CHIEF CABINET SECRETARY FUJIMURA: Firstly, the Ministry of Internal Affairs and Communications announced that the number of people voting early, as of Sunday, was 83% of the last election. If you were to investigate why there was this 17% reduction, it would require in-depth analysis and it may not even be possible to determine the reason. Whatever the case, as I commented in my statement leading up to the election, I believe that we once again need to let citizens know that this is an important election that will determine the future direction of national policy and that all eligible voters are strongly encouraged to exercise their right to vote.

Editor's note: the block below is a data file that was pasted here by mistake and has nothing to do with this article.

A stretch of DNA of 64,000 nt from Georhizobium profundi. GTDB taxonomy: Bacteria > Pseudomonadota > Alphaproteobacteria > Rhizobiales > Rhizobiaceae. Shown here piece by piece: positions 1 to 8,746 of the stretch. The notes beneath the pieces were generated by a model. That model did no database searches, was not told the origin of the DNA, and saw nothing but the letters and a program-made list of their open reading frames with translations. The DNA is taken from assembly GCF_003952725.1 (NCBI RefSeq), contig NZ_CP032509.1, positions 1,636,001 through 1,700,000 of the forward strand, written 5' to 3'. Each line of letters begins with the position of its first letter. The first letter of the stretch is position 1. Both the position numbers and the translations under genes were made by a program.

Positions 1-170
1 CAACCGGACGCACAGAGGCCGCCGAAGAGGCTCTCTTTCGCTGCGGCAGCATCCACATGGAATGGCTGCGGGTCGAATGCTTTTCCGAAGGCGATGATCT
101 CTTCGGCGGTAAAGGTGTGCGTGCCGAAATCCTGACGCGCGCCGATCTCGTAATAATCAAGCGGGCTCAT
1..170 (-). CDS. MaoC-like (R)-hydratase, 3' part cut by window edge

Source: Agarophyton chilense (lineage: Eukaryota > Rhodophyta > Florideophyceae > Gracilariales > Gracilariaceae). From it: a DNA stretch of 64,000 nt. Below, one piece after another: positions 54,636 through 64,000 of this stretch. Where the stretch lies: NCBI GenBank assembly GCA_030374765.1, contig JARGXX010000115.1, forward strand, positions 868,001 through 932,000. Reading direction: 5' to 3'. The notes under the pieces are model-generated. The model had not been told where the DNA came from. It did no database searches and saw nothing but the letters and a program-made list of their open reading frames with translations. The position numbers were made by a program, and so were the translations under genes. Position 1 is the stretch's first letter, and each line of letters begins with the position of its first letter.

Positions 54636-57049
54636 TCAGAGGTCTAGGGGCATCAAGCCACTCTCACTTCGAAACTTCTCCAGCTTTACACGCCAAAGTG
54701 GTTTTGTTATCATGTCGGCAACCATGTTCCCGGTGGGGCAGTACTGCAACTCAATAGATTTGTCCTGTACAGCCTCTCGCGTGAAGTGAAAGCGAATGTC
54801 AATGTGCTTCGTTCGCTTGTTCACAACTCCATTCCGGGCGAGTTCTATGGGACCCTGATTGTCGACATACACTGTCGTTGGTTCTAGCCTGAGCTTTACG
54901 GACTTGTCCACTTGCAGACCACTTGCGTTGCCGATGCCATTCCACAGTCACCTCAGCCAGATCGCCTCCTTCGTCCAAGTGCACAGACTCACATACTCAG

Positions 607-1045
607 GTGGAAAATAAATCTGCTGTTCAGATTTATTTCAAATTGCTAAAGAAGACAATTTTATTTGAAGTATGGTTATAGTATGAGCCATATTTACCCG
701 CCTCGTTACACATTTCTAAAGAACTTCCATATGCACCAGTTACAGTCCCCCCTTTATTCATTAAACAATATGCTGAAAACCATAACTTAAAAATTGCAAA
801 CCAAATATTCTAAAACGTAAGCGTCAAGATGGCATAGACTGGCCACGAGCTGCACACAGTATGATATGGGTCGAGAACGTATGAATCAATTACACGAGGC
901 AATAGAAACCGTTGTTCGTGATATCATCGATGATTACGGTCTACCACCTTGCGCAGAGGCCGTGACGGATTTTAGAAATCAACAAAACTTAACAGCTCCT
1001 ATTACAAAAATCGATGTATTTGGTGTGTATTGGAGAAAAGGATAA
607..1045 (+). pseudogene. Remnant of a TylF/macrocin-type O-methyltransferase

REPORTER: Due to the election being in winter, it is thought that the voter turnout rate may drop, especially in cold regions, due partly to difficulties in accessing polling stations. How do you think this will influence the election?

CHIEF CABINET SECRETARY FUJIMURA: If I recall correctly, the general election in 1990 was held in February. Therefore, I suppose I can say that this will be the first winter election in 22 years. I believe that the situation and transportation are significantly different now compared to 1990, and as I stated earlier, the Government would like to continue to encourage all eligible voters to go out and vote, and to exercise their right to vote. The timing of the election should not have any influence on this.